A COVID-19 outbreak has been declared at the Hamilton-Wentworth Detention Centre after an inmate tested positive.
Prisoner advocates have been raising alarm over the risks of an outbreak inside the jail for weeks, including multiple reports of inmates who were sick but may not have been tested.
With news of the confirmed outbreak, Hamilton defence attorney Dean Collett, whose office has been fielding calls from distraught family, said he’s bracing for “an avalanche.”
Hamilton medical officer of health Dr. Elizabeth Richardson confirmed the Hamilton-Wentworth Detention Centre (HWDC) was one of four “emerging outbreaks” in the city on Friday.
One inmate has been confirmed and public health is investigating, she said, adding that she does not yet have further details. Public health has been working with the jail since the beginning of the crisis, looking at how to minimize spread.
The Ministry of the Solicitor General also confirmed an inmate has tested positive, said spokesperson Kristy Denette, adding that every institution, including HWDC, has an individualized pandemic plan.
The jail is currently under lockdown to protect inmates and staff, she said on Friday night.
Other safety measures include a supply of personal protective equipment for staff, housing new inmates in a separate area for two weeks, increased cleaning, medical isolation for impacted inmates and self-isolation for staff as directed by public health, she said.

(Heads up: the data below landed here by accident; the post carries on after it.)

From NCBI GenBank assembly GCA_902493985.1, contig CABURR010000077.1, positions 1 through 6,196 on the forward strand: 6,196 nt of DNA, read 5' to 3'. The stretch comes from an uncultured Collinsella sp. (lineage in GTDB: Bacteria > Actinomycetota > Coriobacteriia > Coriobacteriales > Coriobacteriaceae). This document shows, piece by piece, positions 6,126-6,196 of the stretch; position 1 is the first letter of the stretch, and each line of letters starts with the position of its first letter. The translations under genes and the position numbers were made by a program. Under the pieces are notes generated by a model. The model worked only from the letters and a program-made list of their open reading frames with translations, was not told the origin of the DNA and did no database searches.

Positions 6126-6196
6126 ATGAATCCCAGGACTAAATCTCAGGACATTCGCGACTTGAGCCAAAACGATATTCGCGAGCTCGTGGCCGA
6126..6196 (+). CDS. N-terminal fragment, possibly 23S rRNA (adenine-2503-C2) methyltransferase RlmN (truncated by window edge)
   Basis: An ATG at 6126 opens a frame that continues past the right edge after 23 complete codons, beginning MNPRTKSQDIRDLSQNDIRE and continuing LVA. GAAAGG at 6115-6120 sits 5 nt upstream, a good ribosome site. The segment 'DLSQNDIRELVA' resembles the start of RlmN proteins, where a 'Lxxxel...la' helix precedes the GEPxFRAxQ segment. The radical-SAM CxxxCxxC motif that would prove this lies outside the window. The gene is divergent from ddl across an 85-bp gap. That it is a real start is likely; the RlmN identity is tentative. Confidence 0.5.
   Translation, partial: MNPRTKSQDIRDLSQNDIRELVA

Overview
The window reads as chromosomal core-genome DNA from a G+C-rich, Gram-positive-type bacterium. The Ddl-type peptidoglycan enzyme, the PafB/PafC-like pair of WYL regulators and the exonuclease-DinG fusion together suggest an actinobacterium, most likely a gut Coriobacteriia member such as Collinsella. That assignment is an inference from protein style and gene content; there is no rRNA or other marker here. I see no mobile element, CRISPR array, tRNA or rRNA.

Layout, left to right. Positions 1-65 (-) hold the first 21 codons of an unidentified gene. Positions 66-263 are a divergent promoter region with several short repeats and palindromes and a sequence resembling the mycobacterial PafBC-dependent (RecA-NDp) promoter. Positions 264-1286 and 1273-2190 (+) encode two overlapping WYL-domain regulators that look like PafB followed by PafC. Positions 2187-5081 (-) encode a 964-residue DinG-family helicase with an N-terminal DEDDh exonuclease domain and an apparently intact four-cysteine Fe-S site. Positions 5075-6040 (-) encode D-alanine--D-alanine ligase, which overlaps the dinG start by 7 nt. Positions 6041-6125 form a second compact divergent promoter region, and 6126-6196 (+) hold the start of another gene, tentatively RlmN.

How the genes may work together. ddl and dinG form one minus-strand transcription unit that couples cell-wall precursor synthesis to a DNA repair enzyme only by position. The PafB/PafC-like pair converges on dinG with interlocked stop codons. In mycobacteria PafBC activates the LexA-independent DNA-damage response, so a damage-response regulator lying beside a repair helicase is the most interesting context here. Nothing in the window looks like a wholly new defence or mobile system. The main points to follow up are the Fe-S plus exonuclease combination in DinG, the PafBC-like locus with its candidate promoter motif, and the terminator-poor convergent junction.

The outbreak follows a correctional employee at the jail testing positive on March 25.
Advocates, inmates and families say jails make inmates susceptible because of close quarters and inability to socially isolate. Inmates have complained about a lack of cleaning, movement of inmates around the jail and uncertainty about who is being released early.
The population at the jail has decreased in recent weeks as many people are being granted bail. Other measures put in place by the Ministry of the Solicitor General include suspending visits, as well as granting temporary absences to people serving intermittent sentences and some inmates near the end of their sentence.
“We have been very concerned for our clients for weeks as this seemed like an inevitability,” Collett said about the confirmed COVID-19 case at the Barton Street jail.
He said he’s been particularly concerned since the province announced Monday it was temporarily closing the jail in Brampton and relocating inmates to the Toronto South Detention Centre because of an outbreak.
At the Barton jail, where Collett has regularly visited clients, he said he’s “seen first hand how antiquated it is and how badly it needs updating.”
When the jail was built decades ago it was designed to be one to a cell, but is now often three to a cell — with one inmate sleeping on a mattress on the floor.
“These crammed cells are where inmates are locked inside to eat meals and where they share an open toilet,” Collett said, adding that in his opinion, “this is one of the great shames in our community.”
The COVID-19 situation only “amplifies” those concerns, he said.
Others, including the Barton Prisoner Solidarity Project, have been calling for the release of prisoners.
One inmate, Justin Thombs, who has been describing the lack of cleaning and other concerns about the jail was granted parole at a hearing earlier this month. But he remains behind bars with a planned release date of May 4.
His mom, Madeline, says she’s hoping they will reconsider letting him out now since there is a confirmed case.
Originally published in The Hamilton Spectator, Friday April 24th 2020.